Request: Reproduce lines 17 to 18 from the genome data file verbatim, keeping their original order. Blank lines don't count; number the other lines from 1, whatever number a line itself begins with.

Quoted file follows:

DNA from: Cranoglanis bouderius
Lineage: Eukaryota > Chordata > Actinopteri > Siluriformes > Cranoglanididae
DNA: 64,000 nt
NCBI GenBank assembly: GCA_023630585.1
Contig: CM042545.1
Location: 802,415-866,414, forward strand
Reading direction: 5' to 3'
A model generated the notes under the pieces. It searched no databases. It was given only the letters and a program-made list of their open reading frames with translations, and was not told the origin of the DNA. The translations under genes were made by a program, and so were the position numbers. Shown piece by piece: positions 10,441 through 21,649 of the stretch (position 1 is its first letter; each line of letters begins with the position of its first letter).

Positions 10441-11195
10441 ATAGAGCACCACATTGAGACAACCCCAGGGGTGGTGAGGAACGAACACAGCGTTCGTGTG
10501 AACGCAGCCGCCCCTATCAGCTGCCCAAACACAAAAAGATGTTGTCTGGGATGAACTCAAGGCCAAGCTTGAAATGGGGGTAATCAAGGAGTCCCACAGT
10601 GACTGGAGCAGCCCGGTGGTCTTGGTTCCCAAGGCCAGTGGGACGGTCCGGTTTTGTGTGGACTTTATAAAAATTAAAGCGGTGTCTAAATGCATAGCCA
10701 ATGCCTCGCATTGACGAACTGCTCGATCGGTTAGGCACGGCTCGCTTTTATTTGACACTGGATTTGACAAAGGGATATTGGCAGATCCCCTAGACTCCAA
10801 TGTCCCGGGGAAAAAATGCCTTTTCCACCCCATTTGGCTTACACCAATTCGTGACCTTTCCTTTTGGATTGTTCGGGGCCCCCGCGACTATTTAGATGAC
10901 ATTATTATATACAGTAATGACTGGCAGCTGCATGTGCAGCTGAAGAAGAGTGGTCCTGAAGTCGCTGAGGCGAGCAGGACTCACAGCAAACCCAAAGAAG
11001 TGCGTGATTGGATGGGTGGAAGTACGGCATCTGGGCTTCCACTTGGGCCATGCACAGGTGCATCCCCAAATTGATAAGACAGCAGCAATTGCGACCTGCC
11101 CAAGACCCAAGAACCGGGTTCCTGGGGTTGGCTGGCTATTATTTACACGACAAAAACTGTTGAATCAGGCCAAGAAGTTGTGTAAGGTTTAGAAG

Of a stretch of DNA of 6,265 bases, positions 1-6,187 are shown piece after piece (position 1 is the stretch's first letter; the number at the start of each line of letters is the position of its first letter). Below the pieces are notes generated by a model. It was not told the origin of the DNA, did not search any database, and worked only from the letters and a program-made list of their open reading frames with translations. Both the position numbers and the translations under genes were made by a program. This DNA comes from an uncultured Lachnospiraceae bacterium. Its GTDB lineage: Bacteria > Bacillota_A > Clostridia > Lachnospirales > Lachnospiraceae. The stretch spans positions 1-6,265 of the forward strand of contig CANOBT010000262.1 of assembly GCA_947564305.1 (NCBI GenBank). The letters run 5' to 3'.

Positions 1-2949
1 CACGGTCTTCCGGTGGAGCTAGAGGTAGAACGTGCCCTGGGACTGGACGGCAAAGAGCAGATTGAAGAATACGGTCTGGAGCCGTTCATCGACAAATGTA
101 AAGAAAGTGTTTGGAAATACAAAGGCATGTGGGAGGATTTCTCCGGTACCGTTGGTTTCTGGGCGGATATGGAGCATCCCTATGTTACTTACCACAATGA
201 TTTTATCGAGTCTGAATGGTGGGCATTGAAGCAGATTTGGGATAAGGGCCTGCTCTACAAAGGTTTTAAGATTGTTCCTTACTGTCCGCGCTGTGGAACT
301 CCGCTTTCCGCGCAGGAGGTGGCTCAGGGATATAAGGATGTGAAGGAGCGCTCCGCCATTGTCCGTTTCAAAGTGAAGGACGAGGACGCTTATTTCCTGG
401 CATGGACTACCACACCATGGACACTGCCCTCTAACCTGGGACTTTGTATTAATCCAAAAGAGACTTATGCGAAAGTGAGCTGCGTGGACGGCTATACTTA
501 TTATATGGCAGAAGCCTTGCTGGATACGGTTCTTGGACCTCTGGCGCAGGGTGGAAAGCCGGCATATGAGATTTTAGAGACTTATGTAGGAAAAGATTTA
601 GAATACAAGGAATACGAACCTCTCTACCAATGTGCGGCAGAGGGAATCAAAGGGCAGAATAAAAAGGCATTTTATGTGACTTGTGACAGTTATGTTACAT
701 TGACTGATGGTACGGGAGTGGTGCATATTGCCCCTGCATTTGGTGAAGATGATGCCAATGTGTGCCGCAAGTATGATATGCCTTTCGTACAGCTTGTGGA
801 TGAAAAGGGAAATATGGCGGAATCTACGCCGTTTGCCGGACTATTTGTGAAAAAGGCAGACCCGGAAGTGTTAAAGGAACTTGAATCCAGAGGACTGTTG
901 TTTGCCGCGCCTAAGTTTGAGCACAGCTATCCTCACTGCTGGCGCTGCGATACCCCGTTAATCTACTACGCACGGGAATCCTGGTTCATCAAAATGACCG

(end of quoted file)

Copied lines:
11101 CAAGACCCAAGAACCGGGTTCCTGGGGTTGGCTGGCTATTATTTACACGACAAAAACTGTTGAATCAGGCCAAGAAGTTGTGTAAGGTTTAGAAG

Of a stretch of DNA of 6,265 bases, positions 1-6,187 are shown piece after piece (position 1 is the stretch's first letter; the number at the start of each line of letters is the position of its first letter). Below the pieces are notes generated by a model. It was not told the origin of the DNA, did not search any database, and worked only from the letters and a program-made list of their open reading frames with translations. Both the position numbers and the translations under genes were made by a program. This DNA comes from an uncultured Lachnospiraceae bacterium. Its GTDB lineage: Bacteria > Bacillota_A > Clostridia > Lachnospirales > Lachnospiraceae. The stretch spans positions 1-6,265 of the forward strand of contig CANOBT010000262.1 of assembly GCA_947564305.1 (NCBI GenBank). The letters run 5' to 3'.